I've got a Sony AXSM512GB S48 card that stopped working while in camera (F55//R7).  AXS Utility will recognize it but can't repair, mount, or reformat.  I called Sony (thru standard channels) and the phone rep was unable to provide any help or locate someone that could...and never got back to me with more info as promised.  Any advice from those that may have experienced similar? Sony are you out there?  I'm really hoping this isn't a $2500 bookmark!

Thanks,
Eric
________________
Eric Liner
Producer, Cinematographer
607.254.2191 (office)
607.227.0350 (cell)
esl34@...
http://www.facebook.com/birdofpreymovie


Re: Camera Test: ARRI LF, Blackmagic Ursa 12K, RED Monstro and Achtel 9x7 compared side-by-side

David Brillhart
 

Thank you Pawel, and team. Very helpful in knowing what tool will provide specific results. Your 9x7 rules when it comes to clarity. Perfect for the natural cinematography work. And to see the LF very specifically tuned for a traditional film look. Enlightening.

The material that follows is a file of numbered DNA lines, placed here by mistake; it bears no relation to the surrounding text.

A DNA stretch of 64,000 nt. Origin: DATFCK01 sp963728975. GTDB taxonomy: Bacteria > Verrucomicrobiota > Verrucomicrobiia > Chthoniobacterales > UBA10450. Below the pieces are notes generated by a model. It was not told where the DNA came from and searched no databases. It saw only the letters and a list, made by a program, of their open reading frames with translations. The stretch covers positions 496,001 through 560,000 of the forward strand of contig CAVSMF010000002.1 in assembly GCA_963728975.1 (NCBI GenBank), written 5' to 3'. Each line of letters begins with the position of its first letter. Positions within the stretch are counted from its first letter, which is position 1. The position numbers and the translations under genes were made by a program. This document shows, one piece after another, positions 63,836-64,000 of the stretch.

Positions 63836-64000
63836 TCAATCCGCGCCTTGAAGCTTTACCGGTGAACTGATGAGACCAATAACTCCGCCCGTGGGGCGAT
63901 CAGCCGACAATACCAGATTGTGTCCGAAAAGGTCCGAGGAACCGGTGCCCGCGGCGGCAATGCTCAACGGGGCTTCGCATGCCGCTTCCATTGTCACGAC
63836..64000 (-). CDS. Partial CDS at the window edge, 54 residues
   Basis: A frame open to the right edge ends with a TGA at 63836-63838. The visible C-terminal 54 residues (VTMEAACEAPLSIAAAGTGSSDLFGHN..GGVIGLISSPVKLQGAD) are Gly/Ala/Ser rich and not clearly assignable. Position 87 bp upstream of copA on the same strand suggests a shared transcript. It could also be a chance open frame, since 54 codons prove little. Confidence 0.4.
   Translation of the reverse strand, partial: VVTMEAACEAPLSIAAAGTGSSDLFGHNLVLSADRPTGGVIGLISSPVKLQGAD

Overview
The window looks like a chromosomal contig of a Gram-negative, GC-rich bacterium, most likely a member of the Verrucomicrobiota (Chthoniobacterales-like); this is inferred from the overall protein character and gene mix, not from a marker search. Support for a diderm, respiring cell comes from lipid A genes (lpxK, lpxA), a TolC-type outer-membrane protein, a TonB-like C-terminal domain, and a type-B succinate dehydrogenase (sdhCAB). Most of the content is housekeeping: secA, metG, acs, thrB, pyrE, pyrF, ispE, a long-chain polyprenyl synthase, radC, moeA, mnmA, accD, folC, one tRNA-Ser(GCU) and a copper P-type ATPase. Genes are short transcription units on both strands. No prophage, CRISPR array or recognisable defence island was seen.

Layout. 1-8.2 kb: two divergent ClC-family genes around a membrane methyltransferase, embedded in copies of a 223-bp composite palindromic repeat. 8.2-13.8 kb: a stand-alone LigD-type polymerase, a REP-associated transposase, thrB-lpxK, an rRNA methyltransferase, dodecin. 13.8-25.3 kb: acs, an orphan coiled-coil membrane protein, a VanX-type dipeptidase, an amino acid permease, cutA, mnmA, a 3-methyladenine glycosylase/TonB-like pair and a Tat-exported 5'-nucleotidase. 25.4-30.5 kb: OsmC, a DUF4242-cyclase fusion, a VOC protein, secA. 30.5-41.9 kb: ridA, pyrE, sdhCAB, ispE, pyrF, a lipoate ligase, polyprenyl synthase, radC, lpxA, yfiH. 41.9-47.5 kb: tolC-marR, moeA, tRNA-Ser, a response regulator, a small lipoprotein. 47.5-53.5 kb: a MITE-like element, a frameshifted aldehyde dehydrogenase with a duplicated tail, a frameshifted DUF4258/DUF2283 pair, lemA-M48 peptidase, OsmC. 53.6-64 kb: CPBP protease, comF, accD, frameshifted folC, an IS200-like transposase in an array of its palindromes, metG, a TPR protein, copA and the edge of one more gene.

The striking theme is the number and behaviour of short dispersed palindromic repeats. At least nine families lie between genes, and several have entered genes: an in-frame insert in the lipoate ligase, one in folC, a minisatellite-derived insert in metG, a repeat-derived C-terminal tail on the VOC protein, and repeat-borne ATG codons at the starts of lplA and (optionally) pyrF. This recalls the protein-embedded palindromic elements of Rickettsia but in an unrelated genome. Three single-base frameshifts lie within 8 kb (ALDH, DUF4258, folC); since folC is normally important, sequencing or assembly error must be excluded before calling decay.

David Brillhart 
Cinematographer, Sacramento, USA

On Mon, Jun 28, 2021 at 2:14 AM Pawel Achtel ACS <pawel.achtel@...> wrote:

Hi Everyone,

 

Here is range of camera tests performed earlier this year for GSCA Innovations (Technical) Committee.

In the line-up we have some cameras that were of interest to the Giant Screen/IMAX community and evaluated for that purpose. These tests is not a “competition”, but rather practical approach to determine strengths and weaknesses of each camera as they greatly vary in price and performance. Due to COVID restrictions I designed the tests in an attempted to push each camera beyond its limits, so that any limitations are clearly visible without having to view the material on IMAX® screen.

 

                https://vimeo.com/530522840

                password: love

 

If anyone requires source (raw) camera files to perform their own evaluations, please let me know. Comments, as usual, welcome J